Job crafting: Turn the job you have into the job you want
During the week, most of us spend half our waking hours at work. And a lot of us see it as a struggle, or at least a bore, looking forward to the weekend when we can do more worthwhile things. But what if your job itself was worthwhile? What if it was meaningful, left you satisfied, and through it, you could be part of something bigger?
Job crafting is about taking proactive steps and actions to redesign what we do at work, essentially changing tasks, relationships, and perceptions of our jobs. The main premise is that we can stay in the same role, getting more meaning out of our jobs simply by changing what we do and the 'whole point' behind it.
Task crafting: Changing up responsibilities
Task crafting may be the most discussed aspect of the approach, perhaps because job crafting is commonly seen as active 'shaping' or 'moulding' of one's role. It can involve adding or dropping the responsibilities set out in your official job description. For instance, a chef may take it upon themselves to not just serve food but to create beautifully designed plates that enhance a customer's dining experience. As another example, a bus driver might decide to give helpful sightseeing advice to tourists along his route. This type of crafting might also (or) involve changing the nature of certain responsibilities or dedicating different amounts of time to what you currently do.
Relationship crafting: Changing up interactions
This is how people reshape the type and nature of the interactions they have with others. In other words, relationship crafting can involve changing up who we work with on different tasks, who we communicate and engage with regularly. A marketing manager might brainstorm with the firm's app designer to talk and learn about the user interface, unlocking creativity benefits while crafting relationships.
Cognitive crafting: Changing up one's mindset
The third type of crafting, cognitive crafting, is how people change their mindsets about the tasks they do. By changing perspectives on what we are doing, we can find or create more meaning about what might otherwise be seen as 'busy work'. Changing hotel bedsheets in this sense might be less about cleaning and more about making travellers' journeys more comfortable and memorable.
Job crafting presents lots of potential benefits for organizational and positive psychology practitioners. While still relatively young, the approach has been examined empirically. Among the findings, and in addition to more meaningful work as mentioned above, there is evidence for at least five main benefits.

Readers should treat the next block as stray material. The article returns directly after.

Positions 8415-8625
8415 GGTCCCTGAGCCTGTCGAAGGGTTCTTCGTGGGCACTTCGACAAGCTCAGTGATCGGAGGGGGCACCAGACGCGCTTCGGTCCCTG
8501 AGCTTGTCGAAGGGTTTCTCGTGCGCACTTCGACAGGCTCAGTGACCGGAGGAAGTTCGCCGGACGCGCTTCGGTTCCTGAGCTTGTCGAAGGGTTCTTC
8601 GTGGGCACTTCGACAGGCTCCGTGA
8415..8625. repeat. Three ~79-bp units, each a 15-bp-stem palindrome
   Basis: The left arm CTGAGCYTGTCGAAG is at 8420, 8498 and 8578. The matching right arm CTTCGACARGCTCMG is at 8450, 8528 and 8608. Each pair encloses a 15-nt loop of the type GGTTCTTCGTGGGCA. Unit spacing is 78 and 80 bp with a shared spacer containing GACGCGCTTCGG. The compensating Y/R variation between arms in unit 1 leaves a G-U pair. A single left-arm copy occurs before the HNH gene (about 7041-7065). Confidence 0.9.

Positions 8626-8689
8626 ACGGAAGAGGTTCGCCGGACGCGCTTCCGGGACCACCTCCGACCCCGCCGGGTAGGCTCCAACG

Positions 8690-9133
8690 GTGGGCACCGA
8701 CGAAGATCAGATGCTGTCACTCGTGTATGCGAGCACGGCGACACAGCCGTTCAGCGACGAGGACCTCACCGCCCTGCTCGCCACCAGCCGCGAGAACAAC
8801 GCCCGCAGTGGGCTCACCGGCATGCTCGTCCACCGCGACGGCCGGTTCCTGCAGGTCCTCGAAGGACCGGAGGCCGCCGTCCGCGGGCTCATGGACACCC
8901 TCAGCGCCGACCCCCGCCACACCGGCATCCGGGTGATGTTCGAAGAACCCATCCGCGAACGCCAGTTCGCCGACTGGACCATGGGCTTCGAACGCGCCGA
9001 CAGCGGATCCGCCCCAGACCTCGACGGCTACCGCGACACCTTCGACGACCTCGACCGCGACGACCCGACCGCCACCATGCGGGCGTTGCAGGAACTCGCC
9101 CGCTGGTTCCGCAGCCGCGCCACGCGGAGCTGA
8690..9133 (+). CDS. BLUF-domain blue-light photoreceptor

Enhanced organizational performance
The very act of shaping one's job is beneficial. Proactive crafting is inherently innovative and creative, and at an organizational level, it is conducive to flexibility and adaptability. In increasingly dynamic and global business environments, it can contribute to a firm-level competitive advantage.
Altering the way we see and engage with our jobs can give us a sense of control over what the tasks do, as well as more fulfilment from the connections we make. We have more resources at our disposal, which is intrinsically motivating—it facilitates personal growth and helps us accomplish our goals.
Adding more challenge promotes mastery
When we stretched ourselves a healthy amount through task crafting, we encourage mastery experiences; these, in turn, are conducive to our well-being. In job crafting, too, we may seek out feedback and support, potentially boosting our job performance.
It may help us achieve our 'ideal' career status
By analyzing our tasks and identifying our goals, we can move toward them more effectively through crafting. When we add or alter tasks in alignment with our strengths and motives, we experience better person-job fit.
The positive impact of making thoughtful changes to the design of a job has been documented and studied in a broad range of occupations. The principles of job crafting remain deeply relevant in a world where job structure is rapidly changing, putting more and more responsibility on the individual for the experience and engagement in their work. While this certainly creates challenges, it also brings opportunities to build the kinds of task, relational, and cognitive landscapes that bring meaning to work.